• Sending you hugs Sweet, I love your compassion, Girlfriend.

        Hard truths can be said with compassion, gently. That is compassionate honesty. I start out “I am concerned, here is what I am seeing, here are my fears for you, here is the information that backs up my concern. ” I end up with”I am saying this because I love you and I am frightened for you. ”

        Cruel judgements towards our choices are a red flag in my book. They clearly say that here is a person who feels superior to us and doesn’t care if they hurt our feelings at a time when we are raw and hurting. Not someone to keep around.

    • Hi Sweet Chump! That is a great question, I hadn’t really narrowed that down before but you got me thinking.

      It seems to me certain people do brutal honesty better than others? (like Chump Lady). There are those people in my ‘real’ life, sometimes only in passing, that say it like it is but I don’t feel judged? It is their honest observation mixed with respect that everyone travels their own path as opposed to observation mixed with “I told you so”.

    • It helps me most if someone recognizes my pain, shares their experience and how they recovered without commenting on how I am doing unless I ask. People telling me I should or should not do something when I am in crisis isn’t helpful. But saying this is what I did in that situation that worked guides my thinking. How you perceive the “advice” is dependent on how it is delivered and your relationship with that person. If coming from the cheater, you can bet there are underlying motives that are not in your best interest. If coming from a dear friend or loving family member, might hurt but likely are intended to help. Always consider the source. Hugs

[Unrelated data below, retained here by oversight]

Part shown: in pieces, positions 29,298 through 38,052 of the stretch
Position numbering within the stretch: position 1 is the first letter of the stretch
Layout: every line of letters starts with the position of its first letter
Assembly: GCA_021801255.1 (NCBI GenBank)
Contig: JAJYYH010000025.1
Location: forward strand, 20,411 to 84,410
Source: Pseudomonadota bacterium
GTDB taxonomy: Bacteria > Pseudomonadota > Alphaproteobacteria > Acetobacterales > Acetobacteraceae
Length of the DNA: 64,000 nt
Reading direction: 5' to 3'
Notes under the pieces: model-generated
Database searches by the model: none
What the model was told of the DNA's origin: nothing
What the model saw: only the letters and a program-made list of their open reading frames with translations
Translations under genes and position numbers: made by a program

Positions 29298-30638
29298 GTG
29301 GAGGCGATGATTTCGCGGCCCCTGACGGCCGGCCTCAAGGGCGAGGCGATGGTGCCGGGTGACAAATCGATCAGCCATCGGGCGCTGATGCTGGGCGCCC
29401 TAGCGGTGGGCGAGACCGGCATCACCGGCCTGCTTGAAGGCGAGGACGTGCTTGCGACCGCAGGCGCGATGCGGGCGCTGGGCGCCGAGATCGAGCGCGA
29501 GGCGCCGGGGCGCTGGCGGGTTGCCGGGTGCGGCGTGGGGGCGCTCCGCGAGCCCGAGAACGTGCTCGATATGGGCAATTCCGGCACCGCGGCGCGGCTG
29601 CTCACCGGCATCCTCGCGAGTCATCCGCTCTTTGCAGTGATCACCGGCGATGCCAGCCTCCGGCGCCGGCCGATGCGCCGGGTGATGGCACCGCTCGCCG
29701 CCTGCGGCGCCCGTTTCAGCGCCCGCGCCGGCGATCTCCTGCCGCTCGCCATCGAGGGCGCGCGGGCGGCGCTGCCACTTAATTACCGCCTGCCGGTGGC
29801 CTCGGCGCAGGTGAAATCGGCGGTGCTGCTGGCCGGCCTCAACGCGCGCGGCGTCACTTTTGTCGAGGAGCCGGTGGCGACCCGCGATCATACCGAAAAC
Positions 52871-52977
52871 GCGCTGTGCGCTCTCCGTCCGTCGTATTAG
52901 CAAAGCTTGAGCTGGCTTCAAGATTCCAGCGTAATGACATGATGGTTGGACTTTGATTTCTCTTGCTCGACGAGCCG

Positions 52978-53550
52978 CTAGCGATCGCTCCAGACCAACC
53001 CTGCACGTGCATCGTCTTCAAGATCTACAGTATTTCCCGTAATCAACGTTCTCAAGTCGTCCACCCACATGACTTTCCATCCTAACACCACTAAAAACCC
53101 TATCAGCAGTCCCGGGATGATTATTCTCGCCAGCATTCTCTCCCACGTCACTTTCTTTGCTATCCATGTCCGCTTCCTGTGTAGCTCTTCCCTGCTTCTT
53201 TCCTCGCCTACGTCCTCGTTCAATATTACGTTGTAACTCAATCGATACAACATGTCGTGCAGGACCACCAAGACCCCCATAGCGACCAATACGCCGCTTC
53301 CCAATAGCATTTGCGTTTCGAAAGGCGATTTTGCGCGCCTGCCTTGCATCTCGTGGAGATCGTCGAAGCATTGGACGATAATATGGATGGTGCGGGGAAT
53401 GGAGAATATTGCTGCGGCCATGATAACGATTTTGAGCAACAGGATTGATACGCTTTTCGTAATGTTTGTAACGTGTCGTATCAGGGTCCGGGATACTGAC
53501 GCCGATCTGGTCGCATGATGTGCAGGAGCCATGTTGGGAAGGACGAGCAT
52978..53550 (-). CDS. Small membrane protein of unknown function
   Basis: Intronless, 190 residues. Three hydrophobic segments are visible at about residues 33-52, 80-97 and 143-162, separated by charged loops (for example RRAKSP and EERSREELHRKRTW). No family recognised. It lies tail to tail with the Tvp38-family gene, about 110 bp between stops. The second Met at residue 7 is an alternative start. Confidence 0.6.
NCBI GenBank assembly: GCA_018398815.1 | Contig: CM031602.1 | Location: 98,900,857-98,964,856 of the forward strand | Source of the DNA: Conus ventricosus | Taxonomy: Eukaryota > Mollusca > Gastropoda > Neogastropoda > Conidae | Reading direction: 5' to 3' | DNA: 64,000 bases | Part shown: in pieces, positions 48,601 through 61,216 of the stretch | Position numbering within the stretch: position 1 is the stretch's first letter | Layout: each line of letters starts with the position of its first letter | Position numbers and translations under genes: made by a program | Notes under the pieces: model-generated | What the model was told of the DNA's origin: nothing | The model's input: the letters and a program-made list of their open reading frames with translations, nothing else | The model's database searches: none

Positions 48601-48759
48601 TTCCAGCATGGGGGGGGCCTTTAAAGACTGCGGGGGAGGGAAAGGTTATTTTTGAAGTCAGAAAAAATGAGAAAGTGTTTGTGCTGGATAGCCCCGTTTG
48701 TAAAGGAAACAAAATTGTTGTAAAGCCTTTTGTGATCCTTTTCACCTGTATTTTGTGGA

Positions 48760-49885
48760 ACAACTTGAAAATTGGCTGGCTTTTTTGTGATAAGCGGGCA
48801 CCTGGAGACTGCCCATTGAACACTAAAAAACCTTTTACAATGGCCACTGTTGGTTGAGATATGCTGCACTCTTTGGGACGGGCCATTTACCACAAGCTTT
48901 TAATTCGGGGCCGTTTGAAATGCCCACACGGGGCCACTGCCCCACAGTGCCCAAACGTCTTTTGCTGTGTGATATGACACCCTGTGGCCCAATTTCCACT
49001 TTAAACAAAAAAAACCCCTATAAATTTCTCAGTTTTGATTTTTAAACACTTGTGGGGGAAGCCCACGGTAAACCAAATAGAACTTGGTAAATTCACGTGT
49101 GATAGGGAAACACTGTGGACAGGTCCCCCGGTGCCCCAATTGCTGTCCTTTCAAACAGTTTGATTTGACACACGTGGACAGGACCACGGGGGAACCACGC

• I believe the type of reaction Angry describes is the reason the 12 step program members start sharing by saying, “hello, I’m Portia, and I’m a chump.” It establishes, upfront, that you have been through a bad experience, and you have done some things, like using hopium and spackeling, that you wish you had not done. I hate the amount of time I served on the marriage police force before I finally did something about the evidence. But, evidently, I needed to do that to convince myself I had done all I could do, before I could let go. It was necessary for me.

    I don’t know if it is true, but I’ve been told it takes an average of 7 experiences of increasing violence for an abused woman to leave her abuser. That’s if she survives that long. One out of three people have suffered some type of sexual abuse at some point in their life. Those numbers stagger me. Often, people who have been conned, or raped, or abused in some way, don’t want to report it or prosecute because they don’t want others to know what happened. They don’t want to feel judged, or be the victim. Obviously, the criminals don’t worry about being convicted. Their risk of exposure is low because of this reluctance to tell the truth and accept reality.